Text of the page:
Oxygen is an element of major importance, due to its presence in the vast majority of molecules and materials. Over the years, much effort has been put into the development of analytical techniques allowing the study of oxygen environments, in view of elucidating key questions about the structure and reactivity of a variety of systems. In this context, Nuclear Magnetic Resonance (NMR) spectroscopy has been the focus of much attention, because it has progressively emerged as a technique capable of providing deep insight into the local structure around this atom. However, NMR spectroscopy is highly challenging for oxygen, mainly because the NMR-active isotope, oxygen-17, has a very low natural abundance (0.04%), and hence a very poor sensitivity. Because of this, the majority of 17O NMR studies require enriching the molecules and materials of interest in 17O. Unfortunately, 17O-labelling is simply unaffordable at the moment for most research groups, meaning that 17O NMR spectroscopy is inaccessible to the broad community, and still considered as an “exotic” tool of analysis.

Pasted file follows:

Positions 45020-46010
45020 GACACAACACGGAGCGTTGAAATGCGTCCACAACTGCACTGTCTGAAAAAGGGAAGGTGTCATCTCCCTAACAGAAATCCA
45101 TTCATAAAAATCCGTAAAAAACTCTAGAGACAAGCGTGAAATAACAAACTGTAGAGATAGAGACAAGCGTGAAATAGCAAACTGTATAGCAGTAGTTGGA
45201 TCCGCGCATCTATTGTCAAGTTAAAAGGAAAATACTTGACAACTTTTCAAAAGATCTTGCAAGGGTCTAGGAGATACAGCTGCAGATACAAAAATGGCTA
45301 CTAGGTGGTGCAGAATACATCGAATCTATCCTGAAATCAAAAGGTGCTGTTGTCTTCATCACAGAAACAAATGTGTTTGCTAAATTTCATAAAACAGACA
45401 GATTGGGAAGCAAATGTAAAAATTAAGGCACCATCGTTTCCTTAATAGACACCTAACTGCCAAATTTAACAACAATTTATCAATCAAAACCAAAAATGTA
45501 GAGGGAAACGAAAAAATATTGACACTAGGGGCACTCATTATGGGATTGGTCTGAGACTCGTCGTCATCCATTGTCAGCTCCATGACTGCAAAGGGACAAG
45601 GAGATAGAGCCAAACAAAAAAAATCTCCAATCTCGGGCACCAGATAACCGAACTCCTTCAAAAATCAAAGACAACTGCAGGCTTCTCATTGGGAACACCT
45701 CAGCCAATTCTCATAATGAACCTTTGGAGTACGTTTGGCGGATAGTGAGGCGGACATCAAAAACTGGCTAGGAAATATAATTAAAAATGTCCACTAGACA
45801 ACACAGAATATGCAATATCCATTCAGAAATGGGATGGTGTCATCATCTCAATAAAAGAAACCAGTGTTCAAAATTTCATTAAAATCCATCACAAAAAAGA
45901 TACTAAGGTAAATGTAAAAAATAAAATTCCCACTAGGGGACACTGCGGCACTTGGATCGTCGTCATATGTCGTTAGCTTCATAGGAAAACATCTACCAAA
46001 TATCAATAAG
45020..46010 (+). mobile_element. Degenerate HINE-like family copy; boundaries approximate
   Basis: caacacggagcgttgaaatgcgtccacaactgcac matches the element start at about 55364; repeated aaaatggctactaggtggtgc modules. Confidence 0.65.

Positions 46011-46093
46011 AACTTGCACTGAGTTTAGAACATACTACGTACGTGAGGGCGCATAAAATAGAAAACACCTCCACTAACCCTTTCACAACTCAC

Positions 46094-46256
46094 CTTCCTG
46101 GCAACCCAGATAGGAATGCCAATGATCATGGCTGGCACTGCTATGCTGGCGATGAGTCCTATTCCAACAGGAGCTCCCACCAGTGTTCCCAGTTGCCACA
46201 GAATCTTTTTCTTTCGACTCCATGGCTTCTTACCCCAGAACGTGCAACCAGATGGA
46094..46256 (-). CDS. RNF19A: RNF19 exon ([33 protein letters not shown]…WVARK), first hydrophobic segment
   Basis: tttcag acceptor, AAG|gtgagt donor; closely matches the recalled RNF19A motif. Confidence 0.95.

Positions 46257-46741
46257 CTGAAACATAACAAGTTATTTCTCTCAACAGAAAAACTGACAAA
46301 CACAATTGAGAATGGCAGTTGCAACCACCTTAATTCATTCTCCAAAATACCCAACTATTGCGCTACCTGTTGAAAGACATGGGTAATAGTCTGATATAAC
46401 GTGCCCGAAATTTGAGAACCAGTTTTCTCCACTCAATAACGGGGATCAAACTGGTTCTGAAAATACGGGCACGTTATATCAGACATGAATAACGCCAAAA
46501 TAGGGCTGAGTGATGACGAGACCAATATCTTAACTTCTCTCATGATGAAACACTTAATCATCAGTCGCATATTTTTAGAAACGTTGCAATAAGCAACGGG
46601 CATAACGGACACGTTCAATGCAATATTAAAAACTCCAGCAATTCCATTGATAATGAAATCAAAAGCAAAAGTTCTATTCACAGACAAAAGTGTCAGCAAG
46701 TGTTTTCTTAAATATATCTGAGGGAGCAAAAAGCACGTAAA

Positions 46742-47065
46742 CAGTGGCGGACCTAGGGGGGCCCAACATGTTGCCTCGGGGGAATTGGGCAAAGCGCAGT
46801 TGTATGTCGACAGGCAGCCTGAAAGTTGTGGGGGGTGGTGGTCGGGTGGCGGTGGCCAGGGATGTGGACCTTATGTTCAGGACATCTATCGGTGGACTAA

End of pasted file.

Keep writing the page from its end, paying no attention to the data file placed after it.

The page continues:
In this ERC project, the goal is to develop new rapid, user-friendly, and low-cost protocols for enriching a wide variety of organic and inorganic compounds in 17O by using mechanosynthesis. This original approach will then be taken as a unique opportunity (i) to push the current boundaries of 17O solid state NMR spectroscopy (by developing new tools for studying the structure of complex molecular and materials systems), and (ii) to elucidate major questions which could not be addressed so far, especially concerning reaction mechanisms between solids and the structure of interfaces of biological relevance.
In doing so, the overall idea is to make 17O NMR spectroscopy become a more standard analytical tool used by a vast research community, including chemists, biologists and physicists.
Fields of science
Call for proposal
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